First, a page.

Thanksgiving is one of those times that you could be really excited about—or you could be dreading. Or maybe—both. Maybe you spend it with your family; maybe you spend it with your cat; or maybe you spend it with your friends. Similarly, we all have different perceptions of Thanksgiving, its origins, and what it really means.
But there is one kind of collective understanding when it comes to this holiday—people are always talking about, you know, giving thanks.
And if you do take part in this—giving thanks—there are limitless possibilities for how you do it. Maybe you go around the dinner table and talk about what you’re thankful for. Or maybe you call every person for whom you’re thankful.
The thing is, giving thanks shouldn’t apply on this day and this day only. Practicing gratitude is a tool that can help every individual on this earth, in so many ways.
And we’re going to look at the “selfish” ways in which gratitude can be valuable. By selfish, I mean ways in which gratitude can help YOU.
Despite some notions that we’ve conceived societally, gratitude is not really just about showing others that you’re a “good person”. It’s also about giving thanks to yourself.
And I hope, this Thanksgiving, you can treat yourself by showing YOU some gratitude.
Practicing gratitude can literally make you happier
That’s right. Gratitude isn’t just for show; it can actually change your insides. Don’t get me wrong—you can’t simply think to yourself, I am grateful for my friends, snap your fingers, and expect to be happy as a clam. You’ve got to work at it a little!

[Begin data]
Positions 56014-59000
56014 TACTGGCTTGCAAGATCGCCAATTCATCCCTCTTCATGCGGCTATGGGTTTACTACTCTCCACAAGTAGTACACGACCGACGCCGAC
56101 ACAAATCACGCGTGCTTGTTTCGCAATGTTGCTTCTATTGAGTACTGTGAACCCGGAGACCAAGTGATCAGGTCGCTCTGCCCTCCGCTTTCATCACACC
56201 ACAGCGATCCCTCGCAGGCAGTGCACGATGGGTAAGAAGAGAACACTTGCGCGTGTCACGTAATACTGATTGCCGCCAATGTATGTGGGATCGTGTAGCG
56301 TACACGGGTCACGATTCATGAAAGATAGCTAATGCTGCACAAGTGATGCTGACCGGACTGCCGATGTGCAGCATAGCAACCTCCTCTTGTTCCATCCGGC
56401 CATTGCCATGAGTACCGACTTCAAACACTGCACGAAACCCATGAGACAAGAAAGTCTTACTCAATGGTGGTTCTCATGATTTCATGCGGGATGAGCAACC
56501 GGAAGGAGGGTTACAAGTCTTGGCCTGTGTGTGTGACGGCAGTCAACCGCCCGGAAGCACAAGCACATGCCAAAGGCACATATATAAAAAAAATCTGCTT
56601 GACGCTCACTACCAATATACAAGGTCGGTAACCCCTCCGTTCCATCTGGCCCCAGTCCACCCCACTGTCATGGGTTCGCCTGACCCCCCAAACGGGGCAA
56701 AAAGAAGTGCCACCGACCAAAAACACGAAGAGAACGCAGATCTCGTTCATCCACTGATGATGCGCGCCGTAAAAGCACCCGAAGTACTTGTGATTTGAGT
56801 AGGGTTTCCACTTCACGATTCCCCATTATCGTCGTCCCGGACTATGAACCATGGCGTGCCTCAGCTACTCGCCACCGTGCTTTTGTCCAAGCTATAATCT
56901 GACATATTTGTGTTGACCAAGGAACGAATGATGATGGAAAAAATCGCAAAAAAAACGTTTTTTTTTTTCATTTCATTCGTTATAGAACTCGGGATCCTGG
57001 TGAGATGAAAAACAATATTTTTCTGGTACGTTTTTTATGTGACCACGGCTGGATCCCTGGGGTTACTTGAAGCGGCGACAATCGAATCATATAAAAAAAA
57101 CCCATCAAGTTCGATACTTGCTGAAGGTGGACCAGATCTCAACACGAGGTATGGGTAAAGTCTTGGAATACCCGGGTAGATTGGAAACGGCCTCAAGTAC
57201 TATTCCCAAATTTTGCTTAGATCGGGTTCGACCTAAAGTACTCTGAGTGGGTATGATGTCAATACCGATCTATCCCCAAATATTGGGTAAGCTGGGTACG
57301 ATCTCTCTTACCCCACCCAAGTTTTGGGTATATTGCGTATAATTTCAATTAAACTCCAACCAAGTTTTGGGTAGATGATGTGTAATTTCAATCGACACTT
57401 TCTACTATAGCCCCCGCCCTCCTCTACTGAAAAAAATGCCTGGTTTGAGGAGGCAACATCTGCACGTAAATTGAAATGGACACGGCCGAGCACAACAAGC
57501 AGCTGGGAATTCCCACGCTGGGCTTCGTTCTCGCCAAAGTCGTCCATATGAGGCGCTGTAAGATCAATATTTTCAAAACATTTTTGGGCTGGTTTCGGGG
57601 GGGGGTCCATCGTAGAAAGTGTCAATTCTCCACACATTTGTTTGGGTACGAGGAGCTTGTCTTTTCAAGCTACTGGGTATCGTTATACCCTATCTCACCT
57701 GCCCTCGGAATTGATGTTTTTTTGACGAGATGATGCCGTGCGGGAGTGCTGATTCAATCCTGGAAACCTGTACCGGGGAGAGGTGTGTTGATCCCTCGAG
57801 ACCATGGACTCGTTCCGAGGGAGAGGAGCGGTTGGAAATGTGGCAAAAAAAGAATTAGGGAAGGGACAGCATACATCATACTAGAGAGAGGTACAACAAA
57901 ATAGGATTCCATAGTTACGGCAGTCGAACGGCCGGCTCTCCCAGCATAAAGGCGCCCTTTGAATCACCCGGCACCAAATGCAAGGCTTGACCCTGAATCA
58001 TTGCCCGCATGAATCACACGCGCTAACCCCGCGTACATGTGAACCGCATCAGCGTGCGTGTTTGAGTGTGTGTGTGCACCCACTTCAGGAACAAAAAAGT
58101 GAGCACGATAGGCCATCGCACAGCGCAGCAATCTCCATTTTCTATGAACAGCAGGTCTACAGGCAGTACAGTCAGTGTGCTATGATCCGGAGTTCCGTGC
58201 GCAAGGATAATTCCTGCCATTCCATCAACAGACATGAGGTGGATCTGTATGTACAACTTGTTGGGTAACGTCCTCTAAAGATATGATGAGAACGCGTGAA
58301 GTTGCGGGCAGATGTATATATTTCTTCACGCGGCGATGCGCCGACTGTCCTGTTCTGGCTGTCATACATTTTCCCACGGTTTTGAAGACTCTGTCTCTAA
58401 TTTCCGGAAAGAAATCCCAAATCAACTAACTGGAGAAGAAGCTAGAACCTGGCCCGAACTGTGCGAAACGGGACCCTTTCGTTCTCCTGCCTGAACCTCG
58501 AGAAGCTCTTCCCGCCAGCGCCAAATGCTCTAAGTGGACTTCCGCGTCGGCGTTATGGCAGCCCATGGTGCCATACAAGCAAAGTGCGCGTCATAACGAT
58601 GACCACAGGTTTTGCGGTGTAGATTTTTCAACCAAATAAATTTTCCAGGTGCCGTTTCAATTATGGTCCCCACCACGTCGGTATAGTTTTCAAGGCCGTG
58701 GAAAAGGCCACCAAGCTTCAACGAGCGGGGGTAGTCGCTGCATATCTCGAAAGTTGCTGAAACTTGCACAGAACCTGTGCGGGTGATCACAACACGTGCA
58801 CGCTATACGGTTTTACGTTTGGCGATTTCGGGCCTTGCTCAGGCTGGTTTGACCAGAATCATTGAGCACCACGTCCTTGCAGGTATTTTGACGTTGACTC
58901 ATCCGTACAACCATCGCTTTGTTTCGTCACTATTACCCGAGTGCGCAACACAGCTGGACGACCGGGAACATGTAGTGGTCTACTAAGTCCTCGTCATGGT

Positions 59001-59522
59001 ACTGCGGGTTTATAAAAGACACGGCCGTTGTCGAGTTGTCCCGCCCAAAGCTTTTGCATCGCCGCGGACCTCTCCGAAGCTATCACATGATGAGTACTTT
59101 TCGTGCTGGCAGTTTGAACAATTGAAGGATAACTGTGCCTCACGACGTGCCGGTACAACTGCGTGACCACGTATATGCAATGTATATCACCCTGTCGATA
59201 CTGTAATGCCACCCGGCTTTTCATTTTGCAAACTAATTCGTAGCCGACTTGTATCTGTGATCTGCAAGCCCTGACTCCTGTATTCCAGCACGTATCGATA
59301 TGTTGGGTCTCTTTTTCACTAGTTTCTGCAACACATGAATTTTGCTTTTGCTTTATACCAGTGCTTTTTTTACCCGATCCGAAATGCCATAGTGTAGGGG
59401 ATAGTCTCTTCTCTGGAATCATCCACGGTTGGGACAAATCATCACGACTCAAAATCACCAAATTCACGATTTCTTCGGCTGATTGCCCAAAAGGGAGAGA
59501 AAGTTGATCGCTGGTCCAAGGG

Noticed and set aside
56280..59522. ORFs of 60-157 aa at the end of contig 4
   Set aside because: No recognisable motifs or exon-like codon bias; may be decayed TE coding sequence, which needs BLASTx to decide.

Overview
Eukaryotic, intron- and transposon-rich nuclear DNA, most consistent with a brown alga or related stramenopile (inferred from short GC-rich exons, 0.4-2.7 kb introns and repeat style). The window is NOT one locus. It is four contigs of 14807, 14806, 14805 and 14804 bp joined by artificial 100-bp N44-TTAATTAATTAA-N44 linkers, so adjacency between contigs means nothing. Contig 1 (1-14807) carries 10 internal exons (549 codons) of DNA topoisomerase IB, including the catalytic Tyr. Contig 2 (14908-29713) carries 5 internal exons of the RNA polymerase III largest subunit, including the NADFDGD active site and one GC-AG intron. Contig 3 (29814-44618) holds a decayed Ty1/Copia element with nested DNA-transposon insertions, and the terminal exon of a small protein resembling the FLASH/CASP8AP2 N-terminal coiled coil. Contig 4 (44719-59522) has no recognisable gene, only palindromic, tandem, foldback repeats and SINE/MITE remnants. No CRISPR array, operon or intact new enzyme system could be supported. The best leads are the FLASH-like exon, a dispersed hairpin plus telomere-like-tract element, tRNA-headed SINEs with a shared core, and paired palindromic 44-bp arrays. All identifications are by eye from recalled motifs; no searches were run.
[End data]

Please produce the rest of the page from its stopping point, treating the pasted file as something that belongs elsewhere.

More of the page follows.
The thing is, happiness isn’t just a passing feeling of elation. It’s more than that—it’s a long-lasting state of contentment. Essentially, it’s about the level of satisfaction you feel about your life. And holding that inside of you means that in a fleeting moment of chaos or panic, your happiness will help you push through and move forward.
By developing a gratitude practice, you can increase your happiness. Evidently, if happiness is about satisfaction with one’s life, it makes sense that gratitude—appreciation for what you have—is related.
And this isn’t just pseudo-psychology! Researchers, time and time again, are finding that gratitude changes how we feel inside.
Research on gratitude and the brain
In one study, psychologists asked three groups of participants to write a few sentences for 10 weeks, with each group focusing on different topics. The first group wrote about things for which they were grateful; the second group wrote about daily irritations/displeasures; and the third group wrote about events that affected them.
The researchers found that, after 10 weeks, those who wrote about gratitude were more positive and felt happier about their lives. On top of that, these participants exercised more and had fewer physician visits compared to those who wrote about irritations.
If you’re somewhat cynical, you might be thinking this is a placebo effect. Fair enough—researchers have to be cynical; which is why they analyzed what happens inside your brain when you express gratitude.
A 2008 study showed how, when you express gratitude, you set off a chain of reactions in your brain. Gratitude activates multiple brain regions, such as the reward pathways and the hypothalamus (which serves to keep your body in a stable state). And when the hypothalamus is activated, it can produce dopamine—the feel good hormone.